September 19, 2010

The Ninety-Five Theses on the Power of Indulgences were written and placed on the door of the Wittenberg chapel by Martin Luther in 1517. He was a German monk, theologian, university professor, and considered to be the Father of Protestantism, and church reformer whose ideas influenced the Protestant Reformation and changed the course of Western civilization. He died on February 18, 1546.

Martin Luther used these Theses to display his unhappiness with the Church's sale of indulgences, and this eventually gave birth to Protestantism. It especially defied the teachings of the Roman Catholic Church on the nature of penance, the authority and power of the pope and the efficacy of indulgences. They sparked a theological dispute that would result in the Reformation and the birth of the Lutheran, Reformed, and Anabaptist traditions within Christianity. Martin Luther did not intend the Theses to be a program for reform, nor was it an attack on the Pope. He was simply questioning the indulgences and wanted the Church to proclaim the truth of the gospel in all its teachings.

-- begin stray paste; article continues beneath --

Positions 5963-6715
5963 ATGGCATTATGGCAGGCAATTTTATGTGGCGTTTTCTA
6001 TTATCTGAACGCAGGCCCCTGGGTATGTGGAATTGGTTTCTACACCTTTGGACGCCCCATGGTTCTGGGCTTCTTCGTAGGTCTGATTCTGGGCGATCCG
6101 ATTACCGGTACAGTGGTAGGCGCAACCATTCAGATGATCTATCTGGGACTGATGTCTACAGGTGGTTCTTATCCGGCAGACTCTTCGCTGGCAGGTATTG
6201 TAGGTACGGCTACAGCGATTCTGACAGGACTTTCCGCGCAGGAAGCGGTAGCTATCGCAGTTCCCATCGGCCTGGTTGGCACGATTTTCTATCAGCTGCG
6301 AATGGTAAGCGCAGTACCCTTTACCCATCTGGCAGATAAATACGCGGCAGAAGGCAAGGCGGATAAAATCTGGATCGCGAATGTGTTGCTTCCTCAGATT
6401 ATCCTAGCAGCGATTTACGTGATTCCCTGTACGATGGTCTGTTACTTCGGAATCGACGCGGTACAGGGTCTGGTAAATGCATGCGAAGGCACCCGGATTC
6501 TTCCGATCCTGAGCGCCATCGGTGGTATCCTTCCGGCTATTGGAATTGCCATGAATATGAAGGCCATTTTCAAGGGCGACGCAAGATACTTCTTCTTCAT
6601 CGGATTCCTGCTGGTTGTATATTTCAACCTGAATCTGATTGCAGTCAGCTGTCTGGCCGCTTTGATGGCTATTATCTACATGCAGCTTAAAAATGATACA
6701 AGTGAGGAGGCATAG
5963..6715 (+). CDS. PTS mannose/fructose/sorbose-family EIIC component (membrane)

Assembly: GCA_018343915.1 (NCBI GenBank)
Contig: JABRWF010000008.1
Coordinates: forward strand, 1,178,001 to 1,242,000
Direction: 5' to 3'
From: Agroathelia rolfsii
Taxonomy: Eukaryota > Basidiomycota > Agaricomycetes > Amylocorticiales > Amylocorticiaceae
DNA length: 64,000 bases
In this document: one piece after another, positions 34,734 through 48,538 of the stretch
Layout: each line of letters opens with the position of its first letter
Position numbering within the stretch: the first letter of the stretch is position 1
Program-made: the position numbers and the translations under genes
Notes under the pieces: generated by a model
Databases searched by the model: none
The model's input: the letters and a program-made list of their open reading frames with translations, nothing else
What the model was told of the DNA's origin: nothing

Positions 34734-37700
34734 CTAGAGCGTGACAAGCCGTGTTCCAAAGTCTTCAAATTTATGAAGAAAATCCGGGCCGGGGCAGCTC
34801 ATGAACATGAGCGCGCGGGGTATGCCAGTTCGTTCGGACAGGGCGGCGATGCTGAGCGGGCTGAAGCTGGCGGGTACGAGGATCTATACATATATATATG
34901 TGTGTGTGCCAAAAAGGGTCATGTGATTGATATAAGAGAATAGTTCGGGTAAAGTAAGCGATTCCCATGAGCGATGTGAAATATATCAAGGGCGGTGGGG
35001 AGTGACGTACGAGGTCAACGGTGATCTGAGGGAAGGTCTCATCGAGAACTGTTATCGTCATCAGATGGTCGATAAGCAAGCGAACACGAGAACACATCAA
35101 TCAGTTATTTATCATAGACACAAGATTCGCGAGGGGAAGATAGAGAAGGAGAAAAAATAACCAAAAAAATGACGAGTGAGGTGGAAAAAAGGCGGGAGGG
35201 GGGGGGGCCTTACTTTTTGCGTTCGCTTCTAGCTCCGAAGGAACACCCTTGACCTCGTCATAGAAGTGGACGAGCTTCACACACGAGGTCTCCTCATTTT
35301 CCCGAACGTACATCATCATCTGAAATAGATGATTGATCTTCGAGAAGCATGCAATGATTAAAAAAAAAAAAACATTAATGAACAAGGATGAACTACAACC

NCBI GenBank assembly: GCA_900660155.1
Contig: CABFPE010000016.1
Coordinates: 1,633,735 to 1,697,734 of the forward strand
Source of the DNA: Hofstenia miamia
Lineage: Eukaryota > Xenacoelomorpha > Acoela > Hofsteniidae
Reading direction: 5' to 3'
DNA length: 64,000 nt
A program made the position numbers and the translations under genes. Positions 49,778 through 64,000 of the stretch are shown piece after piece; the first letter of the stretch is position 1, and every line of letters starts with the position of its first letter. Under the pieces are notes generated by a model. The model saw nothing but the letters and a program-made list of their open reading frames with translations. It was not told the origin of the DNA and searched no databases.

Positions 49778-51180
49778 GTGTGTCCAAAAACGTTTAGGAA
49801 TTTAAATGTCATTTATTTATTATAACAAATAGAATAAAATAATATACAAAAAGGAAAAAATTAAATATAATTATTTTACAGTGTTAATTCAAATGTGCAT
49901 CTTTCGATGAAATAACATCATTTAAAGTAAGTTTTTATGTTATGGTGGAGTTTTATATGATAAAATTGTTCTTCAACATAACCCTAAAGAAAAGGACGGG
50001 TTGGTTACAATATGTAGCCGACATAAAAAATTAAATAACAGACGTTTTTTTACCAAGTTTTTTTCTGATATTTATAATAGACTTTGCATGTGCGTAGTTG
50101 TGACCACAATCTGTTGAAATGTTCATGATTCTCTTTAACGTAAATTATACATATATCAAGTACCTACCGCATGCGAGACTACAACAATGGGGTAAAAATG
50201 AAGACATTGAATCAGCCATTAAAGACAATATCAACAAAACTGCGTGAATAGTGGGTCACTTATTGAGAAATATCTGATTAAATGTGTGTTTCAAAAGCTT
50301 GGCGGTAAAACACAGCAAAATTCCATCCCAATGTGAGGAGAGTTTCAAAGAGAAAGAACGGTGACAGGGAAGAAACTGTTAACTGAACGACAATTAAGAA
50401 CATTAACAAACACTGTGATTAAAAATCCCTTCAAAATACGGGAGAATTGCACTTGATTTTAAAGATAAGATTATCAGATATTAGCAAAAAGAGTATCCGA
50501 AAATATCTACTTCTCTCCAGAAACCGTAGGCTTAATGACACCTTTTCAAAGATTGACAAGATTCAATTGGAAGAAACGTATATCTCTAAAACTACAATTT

The purpose of the 95 theses was to invite local scholars to a disputation on indulgences. He addressed a lot of hierarchical issues within the church. The following point summary shows the purpose of Martin Luther’s 95 Theses:

· He felt that the focus of the Church was no longer God but was men, some of whom he felt shouldn't have been in the positions they were in.

· The other main focus was that people were thinking they didn't have a direct link with God but that there were middle men whom they had to approach to reach God.

· The Popes at church were not paying enough attention to those outside of the Church who were suffering and poor.

History records Martin Luther as a very important person in the survival of Christianity. He was concerned with the well-being of the Roman Catholic Church and its policy of granting forgiveness through indulgences rather than penance. Luther's actions were not groundbreaking, for Jan Hus who was burned at the stake in 1415, over 100 years before Luther posted up the 95 theses, had preached the same message. The message of the 95 Theses gave the summary and expressed the feelings that many of his peers already had about the corruption of Christ's teachings. Luther illustrated the spiritual, material, and psychological truths behind abuses in the Church, in the practice of buying and selling indulgences. He was not out to pick a fight or to have his own way; his purpose was to uphold the truth, for the cause of Christ.